Baird played in the morning and recorded four birdies in his first seven. He went 1-over the rest of the way, but is in position for not only his first major, but victory No. 1 on the PGA Tour.
'I can't come in thinking I've got a great shot at winning, because the fact of the matter is, Ernie has a better chance of winning this golf tournament than I do, or Tiger or Vijay,' said Baird. 'They have done it, and I'm still sitting here hoping to talk to you guys on Sunday. Until I do it, it's hard for me to say that.'
Chris DiMarco holed out for an eagle at the 14th en route to a 2-under 70. He is alone in sixth at minus-6, followed by Stephen Ames (71), K.J. Choi (71), Padraig Harrington (71) and Chris Riley (70). That group finished two rounds at 5-under-par 139.
Reigning Masters champion Phil Mickelson shot an even-par 72 and is part of a group tied for 13th, along with Miguel Angel Jimenez, who fired the low round of the day with a 7-under 65. Mickelson and Jimenez headline a logjam at minus-3.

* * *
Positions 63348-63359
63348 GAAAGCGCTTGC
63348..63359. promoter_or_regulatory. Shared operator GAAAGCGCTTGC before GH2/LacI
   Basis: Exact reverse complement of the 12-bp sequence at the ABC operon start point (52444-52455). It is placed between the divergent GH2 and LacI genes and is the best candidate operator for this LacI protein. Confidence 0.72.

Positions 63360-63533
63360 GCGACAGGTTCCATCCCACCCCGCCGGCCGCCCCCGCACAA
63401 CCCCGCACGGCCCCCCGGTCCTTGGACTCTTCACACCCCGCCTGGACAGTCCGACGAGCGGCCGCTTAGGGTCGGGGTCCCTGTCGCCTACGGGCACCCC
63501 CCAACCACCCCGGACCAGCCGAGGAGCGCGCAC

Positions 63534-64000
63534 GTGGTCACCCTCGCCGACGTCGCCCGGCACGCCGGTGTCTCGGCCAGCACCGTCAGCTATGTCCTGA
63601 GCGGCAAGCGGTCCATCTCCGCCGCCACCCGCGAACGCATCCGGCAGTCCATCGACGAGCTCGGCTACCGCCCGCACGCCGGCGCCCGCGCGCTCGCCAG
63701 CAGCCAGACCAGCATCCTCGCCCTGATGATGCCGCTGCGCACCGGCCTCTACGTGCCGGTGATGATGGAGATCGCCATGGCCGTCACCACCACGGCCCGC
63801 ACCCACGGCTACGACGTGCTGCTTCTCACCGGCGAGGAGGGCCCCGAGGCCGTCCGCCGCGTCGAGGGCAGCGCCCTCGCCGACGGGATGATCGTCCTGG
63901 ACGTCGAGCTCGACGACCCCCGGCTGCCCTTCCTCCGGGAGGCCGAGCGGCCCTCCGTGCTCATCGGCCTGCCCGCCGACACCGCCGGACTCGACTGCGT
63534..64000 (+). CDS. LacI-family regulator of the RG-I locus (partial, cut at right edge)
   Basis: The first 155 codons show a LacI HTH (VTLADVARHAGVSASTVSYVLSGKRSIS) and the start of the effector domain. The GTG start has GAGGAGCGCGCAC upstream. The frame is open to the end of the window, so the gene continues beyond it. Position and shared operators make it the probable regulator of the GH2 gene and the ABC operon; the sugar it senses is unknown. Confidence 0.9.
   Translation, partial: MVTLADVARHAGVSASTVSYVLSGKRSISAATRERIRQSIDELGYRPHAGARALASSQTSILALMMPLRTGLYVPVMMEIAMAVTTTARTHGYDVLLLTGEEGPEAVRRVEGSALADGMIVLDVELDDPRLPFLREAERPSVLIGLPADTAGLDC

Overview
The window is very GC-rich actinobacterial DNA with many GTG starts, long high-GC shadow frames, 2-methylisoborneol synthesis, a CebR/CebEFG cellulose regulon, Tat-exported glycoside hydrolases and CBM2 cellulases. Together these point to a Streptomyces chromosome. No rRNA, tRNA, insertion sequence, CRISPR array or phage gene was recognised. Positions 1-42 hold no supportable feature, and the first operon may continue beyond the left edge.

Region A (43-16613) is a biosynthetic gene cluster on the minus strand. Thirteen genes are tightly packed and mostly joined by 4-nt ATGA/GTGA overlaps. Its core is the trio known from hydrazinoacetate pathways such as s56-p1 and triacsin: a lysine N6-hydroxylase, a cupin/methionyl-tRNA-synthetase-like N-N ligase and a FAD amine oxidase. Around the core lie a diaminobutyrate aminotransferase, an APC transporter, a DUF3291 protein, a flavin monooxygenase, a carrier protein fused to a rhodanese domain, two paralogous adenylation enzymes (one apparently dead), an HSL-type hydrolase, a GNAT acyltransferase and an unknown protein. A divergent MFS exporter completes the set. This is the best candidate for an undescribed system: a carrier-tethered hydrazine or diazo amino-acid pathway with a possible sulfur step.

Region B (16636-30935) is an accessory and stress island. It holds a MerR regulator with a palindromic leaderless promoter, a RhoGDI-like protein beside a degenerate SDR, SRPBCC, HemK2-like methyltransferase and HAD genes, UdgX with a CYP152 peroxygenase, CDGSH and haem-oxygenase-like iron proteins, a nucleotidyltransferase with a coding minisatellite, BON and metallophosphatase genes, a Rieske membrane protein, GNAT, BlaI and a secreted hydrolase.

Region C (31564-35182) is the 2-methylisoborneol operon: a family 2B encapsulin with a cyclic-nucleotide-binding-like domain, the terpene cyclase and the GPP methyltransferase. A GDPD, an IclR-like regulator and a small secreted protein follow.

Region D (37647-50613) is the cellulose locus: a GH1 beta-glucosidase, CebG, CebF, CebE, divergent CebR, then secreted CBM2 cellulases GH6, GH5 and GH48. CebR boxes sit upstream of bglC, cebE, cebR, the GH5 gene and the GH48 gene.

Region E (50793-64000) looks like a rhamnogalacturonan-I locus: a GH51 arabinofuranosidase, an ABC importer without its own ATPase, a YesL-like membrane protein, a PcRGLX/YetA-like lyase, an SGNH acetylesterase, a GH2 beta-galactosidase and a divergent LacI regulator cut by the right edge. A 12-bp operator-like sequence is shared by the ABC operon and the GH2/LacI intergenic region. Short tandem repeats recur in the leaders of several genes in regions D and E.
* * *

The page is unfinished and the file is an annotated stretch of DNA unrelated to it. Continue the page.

Defending champion Shaun Micheel rebounded with a 4-under 68 on Friday and made the cut at 1-over-par 145. Among the notable players who will not be around on the weekend are: Sergio Garcia (146), Mike Weir (146), Davis Love III (148), Jim Furyk (153) and Ryder Cup hopeful Jerry Kelly (153).
Related Links:
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    Suspended Hensby offers details on missed drug test

    By Will GrayDecember 12, 2017, 11:30 pm

    One day after receiving a one-year suspension from the PGA Tour for failing to provide a sample for a drug test, Mark Hensby offered details on the events that led to his missed test in October.

    Hensby, 46, released a statement explaining that the test in question came after the opening round of the Sanderson Farms Championship, where the Aussie opened with a 78. Frustrated about his play, Hensby said he was prepared to give a blood sample but was then informed that the test would be urine, not blood.